In a porcine model of mixed acidemia HES 130/0.4 may support more stable hemodynamics during CVVH when compared to gelatine

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Continuous veno-venous hemofiltration (CVVH) and mixed acidemia often occur simultaneously in critically ill patients. In a previous study in non-acidemic pigs we found that colloids and CVVH interact specifically with respect to hemodynamic stability, with favorable effects for 6% HES 130/0.4 versus 4% gelatine (GEL) infusion. In a porcine model, we investigated whether these colloid-type associated differences are still dominant under acidemic conditions.


We utilized 5 groups, a non-acidemic reference group receiving HES130 and CVVH; two acidemic groups receiving HES130 infusion (one with and one without CVVH); and two acidemic groups receiving GEL infusion (one with and one without CVVH). Mixed acidemia (pH ˜7.20) was established by low tidal volume ventilation and acid infusion. Stable acidemia/CVVH application was maintained for 3 hours. Hemodynamics and blood gases were recorded.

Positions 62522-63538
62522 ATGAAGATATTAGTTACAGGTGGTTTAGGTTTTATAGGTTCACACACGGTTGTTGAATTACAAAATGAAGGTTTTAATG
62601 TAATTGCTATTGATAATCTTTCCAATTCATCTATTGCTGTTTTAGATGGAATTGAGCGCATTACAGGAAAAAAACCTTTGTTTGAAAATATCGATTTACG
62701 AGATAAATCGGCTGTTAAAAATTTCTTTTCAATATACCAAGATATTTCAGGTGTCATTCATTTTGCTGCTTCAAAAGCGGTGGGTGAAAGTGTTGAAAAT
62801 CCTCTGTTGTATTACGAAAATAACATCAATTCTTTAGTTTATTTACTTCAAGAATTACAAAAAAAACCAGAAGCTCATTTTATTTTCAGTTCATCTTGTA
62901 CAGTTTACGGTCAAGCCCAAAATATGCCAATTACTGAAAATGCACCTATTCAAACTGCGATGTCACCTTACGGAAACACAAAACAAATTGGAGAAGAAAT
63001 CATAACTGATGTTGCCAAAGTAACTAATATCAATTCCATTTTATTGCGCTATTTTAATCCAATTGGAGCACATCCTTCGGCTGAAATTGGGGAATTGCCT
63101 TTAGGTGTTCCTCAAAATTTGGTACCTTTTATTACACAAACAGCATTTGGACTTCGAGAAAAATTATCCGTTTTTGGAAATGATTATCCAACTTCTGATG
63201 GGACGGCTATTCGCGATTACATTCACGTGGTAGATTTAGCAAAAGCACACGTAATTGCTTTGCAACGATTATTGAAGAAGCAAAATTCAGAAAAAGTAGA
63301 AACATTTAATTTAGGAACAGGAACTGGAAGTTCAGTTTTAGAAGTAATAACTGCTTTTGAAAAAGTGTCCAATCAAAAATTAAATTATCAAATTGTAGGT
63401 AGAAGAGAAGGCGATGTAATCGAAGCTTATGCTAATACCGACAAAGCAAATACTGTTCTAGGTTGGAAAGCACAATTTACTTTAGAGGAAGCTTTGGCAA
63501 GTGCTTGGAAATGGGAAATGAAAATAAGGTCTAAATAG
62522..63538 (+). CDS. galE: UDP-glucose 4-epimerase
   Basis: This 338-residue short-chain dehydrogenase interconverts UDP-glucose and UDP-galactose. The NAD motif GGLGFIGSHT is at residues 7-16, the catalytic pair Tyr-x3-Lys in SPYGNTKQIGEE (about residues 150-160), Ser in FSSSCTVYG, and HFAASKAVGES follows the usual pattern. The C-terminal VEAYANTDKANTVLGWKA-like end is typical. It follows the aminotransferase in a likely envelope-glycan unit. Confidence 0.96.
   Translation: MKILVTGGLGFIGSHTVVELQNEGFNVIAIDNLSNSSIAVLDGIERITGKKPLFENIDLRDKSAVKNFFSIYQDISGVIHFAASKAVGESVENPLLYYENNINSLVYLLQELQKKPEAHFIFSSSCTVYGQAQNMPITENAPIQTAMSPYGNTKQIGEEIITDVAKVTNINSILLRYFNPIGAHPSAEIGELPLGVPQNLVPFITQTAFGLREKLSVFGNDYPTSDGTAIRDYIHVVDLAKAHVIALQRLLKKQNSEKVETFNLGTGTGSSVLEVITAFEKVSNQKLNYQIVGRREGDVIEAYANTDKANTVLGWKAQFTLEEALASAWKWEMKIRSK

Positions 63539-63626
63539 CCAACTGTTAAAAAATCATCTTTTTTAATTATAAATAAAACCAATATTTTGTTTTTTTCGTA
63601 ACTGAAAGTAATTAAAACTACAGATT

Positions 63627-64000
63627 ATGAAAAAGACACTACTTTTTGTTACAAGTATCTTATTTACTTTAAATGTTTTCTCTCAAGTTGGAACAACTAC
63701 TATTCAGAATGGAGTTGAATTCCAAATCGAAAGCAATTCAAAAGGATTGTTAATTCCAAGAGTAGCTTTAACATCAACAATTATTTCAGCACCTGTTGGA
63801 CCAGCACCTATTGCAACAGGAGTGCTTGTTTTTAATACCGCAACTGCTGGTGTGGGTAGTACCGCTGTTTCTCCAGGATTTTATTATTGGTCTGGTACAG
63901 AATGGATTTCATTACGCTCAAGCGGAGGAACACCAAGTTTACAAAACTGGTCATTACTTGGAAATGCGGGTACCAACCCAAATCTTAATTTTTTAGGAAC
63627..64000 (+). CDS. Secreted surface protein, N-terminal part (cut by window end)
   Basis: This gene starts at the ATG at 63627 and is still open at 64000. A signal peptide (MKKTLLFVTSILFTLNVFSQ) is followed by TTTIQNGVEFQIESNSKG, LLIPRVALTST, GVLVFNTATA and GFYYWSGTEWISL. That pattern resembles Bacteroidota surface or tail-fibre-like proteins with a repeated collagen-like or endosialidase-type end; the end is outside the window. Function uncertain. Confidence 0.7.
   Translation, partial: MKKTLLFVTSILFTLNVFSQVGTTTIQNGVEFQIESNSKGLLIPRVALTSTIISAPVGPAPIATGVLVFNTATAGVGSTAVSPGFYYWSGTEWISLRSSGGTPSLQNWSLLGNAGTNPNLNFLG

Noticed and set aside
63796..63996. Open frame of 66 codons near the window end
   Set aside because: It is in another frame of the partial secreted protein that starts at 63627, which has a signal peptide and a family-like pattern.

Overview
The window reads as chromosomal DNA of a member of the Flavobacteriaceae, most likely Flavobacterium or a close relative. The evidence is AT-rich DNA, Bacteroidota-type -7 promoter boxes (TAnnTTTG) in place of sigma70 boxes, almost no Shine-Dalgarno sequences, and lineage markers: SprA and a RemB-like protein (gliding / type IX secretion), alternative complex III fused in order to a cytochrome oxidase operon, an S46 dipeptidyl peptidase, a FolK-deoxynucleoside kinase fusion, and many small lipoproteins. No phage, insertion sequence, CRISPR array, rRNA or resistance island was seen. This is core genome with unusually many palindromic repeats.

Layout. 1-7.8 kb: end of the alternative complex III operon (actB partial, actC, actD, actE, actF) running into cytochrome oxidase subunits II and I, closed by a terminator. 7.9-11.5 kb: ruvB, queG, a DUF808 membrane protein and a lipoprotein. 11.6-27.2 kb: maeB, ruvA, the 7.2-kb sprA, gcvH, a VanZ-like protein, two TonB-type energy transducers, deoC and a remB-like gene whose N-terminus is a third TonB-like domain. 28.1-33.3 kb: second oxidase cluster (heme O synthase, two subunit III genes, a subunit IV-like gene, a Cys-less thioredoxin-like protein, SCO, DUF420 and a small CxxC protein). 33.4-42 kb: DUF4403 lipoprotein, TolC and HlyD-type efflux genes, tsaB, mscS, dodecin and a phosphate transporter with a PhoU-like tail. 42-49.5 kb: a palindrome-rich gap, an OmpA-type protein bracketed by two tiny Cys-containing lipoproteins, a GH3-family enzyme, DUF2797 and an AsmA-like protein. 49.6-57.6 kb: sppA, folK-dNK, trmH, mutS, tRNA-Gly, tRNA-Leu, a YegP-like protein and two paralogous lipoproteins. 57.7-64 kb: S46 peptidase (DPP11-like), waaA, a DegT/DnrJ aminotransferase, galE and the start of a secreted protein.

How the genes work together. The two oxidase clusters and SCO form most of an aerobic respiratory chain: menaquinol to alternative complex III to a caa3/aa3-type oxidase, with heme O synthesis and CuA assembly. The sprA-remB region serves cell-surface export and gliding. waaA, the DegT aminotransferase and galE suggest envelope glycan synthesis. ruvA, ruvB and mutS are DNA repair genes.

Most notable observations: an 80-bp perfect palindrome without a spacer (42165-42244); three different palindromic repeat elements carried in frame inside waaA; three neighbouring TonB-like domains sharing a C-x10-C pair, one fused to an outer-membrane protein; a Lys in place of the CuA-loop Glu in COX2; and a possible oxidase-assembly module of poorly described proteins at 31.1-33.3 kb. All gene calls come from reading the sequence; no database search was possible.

Mixed acidemia led to a significant decrease in MAP and increase in MPAP in all groups. CVVH led to a further decrease in MAP but improved MPAP. During CVVH, HES130 ensured significantly higher MAP, Hb, and DO2 values than GEL infusion. In the groups without CVVH these differences between HES 130/0.4 and GEL were not observed.


As in a previous study in non-acidemic pigs, we found a colloid-specific influence of HES130 versus GEL on hemodynamics during CVVH under acidemia. Again, HES130 infusion may lead to favorable effects. In contrast, acidemia without CVVH application was dominant over the impact of a respective colloid. The application of a CVVH seems to be an important trigger for the overall circulatory response to a particular colloid.

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